Tornadoes and storms hit Michigan Tuesday and millions more face severe weather threat Wednesday


Powerful tornadoes and storms swept through southwest Michigan Tuesday evening, destroying or damaging homes and businesses and injuring several residents — and millions more, from Northeast Texas to the Carolinas, are facing at least a slight risk of severe weather Wednesday.

At least a dozen people were injured at a Pavilion Township mobile home park following a tornado Tuesday, according to a county official. The township is located in Kalamazoo County, where 15 to 20 people suffered minor injuries and were transported to two area hospitals, according to county emergency management spokesman Andrew Alspach.

In the nearby town of Portage, about seven miles south of Kalamazoo, photos and videos showed a FedEx facility with extensive roof and structural damage after a storm hit the area Tuesday evening. However, there were no serious injuries, a FedEx representative told CNN.

About 50 people were trapped in the building due to downed wires, Taylor Koopman, a spokesperson for the Kalamazoo County Administrator’s Office, told, adding that work to free the wires was underway. at 9:30 p.m. ET. However, City of Portage spokesperson Mary Beth Block told CNN in an email that the building had been permitted by officials.

Two tornadoes struck the Portage area Tuesday, the National Weather Service said.

“We experienced significant damage, including damage to residential and commercial buildings, downed trees on many city roads and several reports of gas leaks,” Portage city officials said in a statement. Press.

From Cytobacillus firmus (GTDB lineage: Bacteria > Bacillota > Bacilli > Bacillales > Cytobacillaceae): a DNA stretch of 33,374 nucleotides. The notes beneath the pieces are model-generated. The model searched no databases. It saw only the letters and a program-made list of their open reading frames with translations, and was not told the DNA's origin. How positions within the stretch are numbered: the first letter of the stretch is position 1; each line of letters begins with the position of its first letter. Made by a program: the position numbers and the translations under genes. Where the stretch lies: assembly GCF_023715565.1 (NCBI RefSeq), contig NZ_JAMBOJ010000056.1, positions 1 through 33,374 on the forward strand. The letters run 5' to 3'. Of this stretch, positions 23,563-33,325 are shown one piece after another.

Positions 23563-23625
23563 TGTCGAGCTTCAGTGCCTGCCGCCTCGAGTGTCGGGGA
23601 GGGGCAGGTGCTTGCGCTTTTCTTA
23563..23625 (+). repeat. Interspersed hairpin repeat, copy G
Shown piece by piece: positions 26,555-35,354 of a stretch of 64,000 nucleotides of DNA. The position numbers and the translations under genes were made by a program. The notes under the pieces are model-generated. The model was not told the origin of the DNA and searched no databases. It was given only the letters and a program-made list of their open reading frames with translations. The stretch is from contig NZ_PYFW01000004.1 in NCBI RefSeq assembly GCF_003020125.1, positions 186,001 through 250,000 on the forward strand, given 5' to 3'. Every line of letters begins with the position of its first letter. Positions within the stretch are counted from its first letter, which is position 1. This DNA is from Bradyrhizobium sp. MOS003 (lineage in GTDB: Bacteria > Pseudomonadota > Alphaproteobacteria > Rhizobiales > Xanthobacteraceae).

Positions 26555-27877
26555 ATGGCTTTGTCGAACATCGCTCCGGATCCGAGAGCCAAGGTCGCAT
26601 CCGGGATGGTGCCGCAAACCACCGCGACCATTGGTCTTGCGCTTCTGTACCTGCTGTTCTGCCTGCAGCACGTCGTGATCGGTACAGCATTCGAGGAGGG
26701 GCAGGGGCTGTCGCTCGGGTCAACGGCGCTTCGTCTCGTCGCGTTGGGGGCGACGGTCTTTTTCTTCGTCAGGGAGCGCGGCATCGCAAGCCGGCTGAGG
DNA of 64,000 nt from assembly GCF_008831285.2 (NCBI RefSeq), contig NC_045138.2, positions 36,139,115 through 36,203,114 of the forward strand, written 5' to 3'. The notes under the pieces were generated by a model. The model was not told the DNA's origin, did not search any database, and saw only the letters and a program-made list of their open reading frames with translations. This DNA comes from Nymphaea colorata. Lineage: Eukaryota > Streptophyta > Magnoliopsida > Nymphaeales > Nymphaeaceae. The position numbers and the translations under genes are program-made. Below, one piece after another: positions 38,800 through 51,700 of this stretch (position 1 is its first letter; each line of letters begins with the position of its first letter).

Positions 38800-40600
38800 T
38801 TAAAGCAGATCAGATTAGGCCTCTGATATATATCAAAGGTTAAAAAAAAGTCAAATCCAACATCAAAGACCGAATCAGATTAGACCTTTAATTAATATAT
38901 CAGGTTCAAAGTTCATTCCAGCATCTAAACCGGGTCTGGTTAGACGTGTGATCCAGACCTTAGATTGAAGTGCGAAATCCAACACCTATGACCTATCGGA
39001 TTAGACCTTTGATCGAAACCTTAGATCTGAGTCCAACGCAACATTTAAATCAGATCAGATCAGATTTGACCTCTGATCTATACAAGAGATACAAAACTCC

The city urged its residents to “stay home” and “stay off the roads.” First responders are stuck in a bind.

The village of Centerville was hit hard during a possible tornado Tuesday, according to St. Joseph County officials. Several buildings, both residential and commercial, were destroyed after a possible tornado touched down in Centerville on Tuesday, according to St. Joseph County Undersheriff Jason Bingaman. Storm damage ripped off roofs and leveled homes “completely,” Bingaman told CNN.

In Branch County, about 60 miles south of Kalamazoo, at least seven homes were destroyed, according to Emergency Management Director Tim Miner, who added that he had not been able to go out and assess the damage in other parts of the county.

One town in the county, Union City, was previously experiencing a rare tornado emergency that went into effect when “a large and destructive tornado” touched down in the area, about 10 miles northwest of Coldwater and moving northeast at 45 mph, according to the National. Weather service.

According to the Storm Prediction Center, at least nine reports of tornadoes were reported in Michigan on Tuesday. Softball-sized hail was also reported in parts of the state.

More than 34,000 Michigan homes and businesses were without power as of Wednesday morning, according to Elsewhere in the Midwest, more than 16,000 residents were in the dark in Ohio.